"I hope that all the positive gains that have been achieved in our relationship will not be damaged by the recent event."
'Baseless and unfounded'
Ten suspected spies were arrested in Boston, New York, New Jersey and Virginia on Sunday and accused of recruiting political sources and gathering information for the Russian government.
An 11th man was arrested in Cyprus on Tuesday, after immigration officers discovered his name on a stop list, police said.
Christopher Robert Metsos, who was bailed as he awaits an extradition hearing, was identified as a Canadian national but was holding a US passport, police said.
Russia's foreign ministry has described the allegations, which include charges of conspiracy to act as an agent for a foreign government and money laundering, as unfounded.
"Such actions are baseless and improper," a statement from the ministry said.
The US state department has tried to play down fears that the arrests could jeopardise relations with Moscow, which have improved in recent months.
"We're moving towards a more trusting relationship. We're beyond the Cold War," Philip Gordon, a state department official said.
"I think our relations absolutely demonstrate that. But as I say, I don't think anyone was hugely shocked to know that some vestiges of old attempts to use intelligence are still there.
"We have from the start focused on the reason for the reset in the relations and the common interest, and I think we will continue to do so."
'Signal to Moscow'
The timing of the operation has stunned observers, coming a week after a successful visit to the US by Dmitry Medvedev, the Russian president, during which he was described by President Obama as a "solid and reliable partner".
The two held talks at the White House after Medvedev had visited California's Silicon Valley, and both leaders attended the G8 and G20 meetings over the weekend in Canada.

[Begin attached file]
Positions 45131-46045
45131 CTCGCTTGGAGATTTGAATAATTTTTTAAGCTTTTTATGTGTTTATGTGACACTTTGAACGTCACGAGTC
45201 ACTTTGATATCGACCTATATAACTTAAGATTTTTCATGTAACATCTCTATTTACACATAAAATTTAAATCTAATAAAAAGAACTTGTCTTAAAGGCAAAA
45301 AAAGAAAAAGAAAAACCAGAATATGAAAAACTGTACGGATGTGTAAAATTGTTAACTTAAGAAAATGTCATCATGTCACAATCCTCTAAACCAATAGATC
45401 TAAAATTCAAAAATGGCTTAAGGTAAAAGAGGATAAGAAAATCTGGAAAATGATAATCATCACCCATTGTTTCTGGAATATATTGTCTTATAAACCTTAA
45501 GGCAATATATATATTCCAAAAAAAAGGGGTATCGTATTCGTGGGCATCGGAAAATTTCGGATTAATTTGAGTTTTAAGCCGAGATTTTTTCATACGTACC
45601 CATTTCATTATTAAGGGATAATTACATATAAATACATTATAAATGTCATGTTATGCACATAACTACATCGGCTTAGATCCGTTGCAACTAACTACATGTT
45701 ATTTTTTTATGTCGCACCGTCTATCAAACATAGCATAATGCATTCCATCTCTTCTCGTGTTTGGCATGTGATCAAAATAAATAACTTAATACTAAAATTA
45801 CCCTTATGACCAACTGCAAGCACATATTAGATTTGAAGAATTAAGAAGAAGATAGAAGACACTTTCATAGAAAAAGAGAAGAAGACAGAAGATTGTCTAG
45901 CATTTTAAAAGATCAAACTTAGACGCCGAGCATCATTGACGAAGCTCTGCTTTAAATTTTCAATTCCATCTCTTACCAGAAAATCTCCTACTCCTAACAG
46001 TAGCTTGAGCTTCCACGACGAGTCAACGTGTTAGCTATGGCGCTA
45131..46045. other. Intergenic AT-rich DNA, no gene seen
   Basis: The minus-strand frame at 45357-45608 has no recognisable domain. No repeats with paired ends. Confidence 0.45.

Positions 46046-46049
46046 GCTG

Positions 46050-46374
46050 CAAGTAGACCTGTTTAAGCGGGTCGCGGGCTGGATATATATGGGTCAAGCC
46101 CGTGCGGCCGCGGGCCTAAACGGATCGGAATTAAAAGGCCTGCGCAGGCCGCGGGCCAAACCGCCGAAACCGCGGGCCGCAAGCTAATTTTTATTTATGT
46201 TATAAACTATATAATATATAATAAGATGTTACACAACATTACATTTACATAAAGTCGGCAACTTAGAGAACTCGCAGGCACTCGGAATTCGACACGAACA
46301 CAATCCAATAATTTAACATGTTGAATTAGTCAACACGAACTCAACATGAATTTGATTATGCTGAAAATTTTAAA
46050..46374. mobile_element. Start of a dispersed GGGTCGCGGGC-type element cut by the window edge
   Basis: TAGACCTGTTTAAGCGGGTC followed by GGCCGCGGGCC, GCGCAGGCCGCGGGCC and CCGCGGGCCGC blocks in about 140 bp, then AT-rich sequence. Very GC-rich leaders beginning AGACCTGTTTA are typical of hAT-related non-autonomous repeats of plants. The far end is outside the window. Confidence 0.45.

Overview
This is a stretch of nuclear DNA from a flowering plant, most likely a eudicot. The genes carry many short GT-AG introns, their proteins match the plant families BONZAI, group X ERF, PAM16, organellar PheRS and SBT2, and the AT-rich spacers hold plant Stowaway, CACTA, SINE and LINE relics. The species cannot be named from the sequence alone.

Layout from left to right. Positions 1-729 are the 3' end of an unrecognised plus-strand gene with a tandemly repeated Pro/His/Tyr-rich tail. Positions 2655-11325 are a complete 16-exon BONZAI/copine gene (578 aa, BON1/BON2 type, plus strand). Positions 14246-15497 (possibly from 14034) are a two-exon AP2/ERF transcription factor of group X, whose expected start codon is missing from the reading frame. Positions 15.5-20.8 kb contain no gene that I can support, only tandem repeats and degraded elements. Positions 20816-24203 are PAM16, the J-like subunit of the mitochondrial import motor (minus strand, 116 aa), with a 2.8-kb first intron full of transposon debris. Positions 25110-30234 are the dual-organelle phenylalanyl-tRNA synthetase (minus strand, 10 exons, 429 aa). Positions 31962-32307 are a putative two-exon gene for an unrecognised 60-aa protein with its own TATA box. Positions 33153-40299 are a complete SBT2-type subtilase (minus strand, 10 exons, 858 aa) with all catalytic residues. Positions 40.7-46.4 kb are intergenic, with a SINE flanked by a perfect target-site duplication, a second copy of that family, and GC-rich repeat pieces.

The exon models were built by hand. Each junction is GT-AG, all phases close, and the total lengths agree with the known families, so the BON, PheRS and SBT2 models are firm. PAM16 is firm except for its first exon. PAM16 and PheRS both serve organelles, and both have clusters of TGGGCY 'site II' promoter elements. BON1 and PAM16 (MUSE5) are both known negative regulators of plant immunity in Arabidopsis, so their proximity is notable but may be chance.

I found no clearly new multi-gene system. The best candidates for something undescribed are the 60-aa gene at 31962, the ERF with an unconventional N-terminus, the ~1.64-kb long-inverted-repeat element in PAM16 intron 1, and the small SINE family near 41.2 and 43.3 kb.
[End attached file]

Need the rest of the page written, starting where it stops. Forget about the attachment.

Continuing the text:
|Obama, left, recently said US-Russia ties had been 'reset' after meeting Medvedev [AFP]
Alexander Nekrassov, a former Kremlin advisor, told Al Jazeera that the case would likely have shocked the Russian government.
"I think Moscow was stunned because after such a glorious visit, something like this comes. I suspect that some people couldn't believe what was happening," he said.
"We can assume that this is a signal to Moscow that the American government is not really happy with certain policies and certain issues that have been discussed."
According to court papers unsealed on Monday, the defendants had been operating in the US for years, with alleged activities ranging from as far back as 2000 to just Saturday, when undercover FBI agents met two of the accused individuals.
They were not assigned to collect classified, secret information, a justice department official said, but were allegedly tasked to learn about a broad swath of topics including nuclear weapons, US arms control positions, positions on Iran, White House rumours, CIA leadership turnover, the last presidential election, congress and political parties.
Intelligence on Obama's foreign policy positions, particularly as they related to Russia, appeared to have been one of the top priorities for the defendants, according to the court filings.
'Deep cover agents'
There was no clue in initial court papers about how successful the so-called agents had been, but they were alleged to have been long-term, deep cover spies, some living as couples.
Deep cover agents take civilian jobs with no visible connection to a foreign government, rather than operating from government jobs inside embassies and military missions.
Al Jazeera's Cath Turner travelled to the suburb of Yonkers, where two of the suspects were seized.
She said the area was what one would expect of a middle class American suburb - green and leafy, with nice houses and friendly neighbours.
"The general pattern that seems to be happening is that neighbours don't suspect a thing, and people are completely stunned that this could be happening in their neighbourhood," she said.
Vicky Pelaez, one of the alleged spies arrested in Yonkers, was a columnist with El Diario-La Prensa, a Spanish-language newspaper in New York, and had won acclaim as a television reporter in her native Peru.
She had written commentaries that were critical of American foreign policy.
Juan Lazaro, her husband and another arrestee, had been a professor who criticised US wars in Afghanistan and Iraq while supporting Hugo Chavez, the Venezuelan president and US foreign policy opponent.
FBI agents said in court papers that the defendants communicated with alleged Russian agents using mobile wireless transmissions between laptops computers while they were close to each other.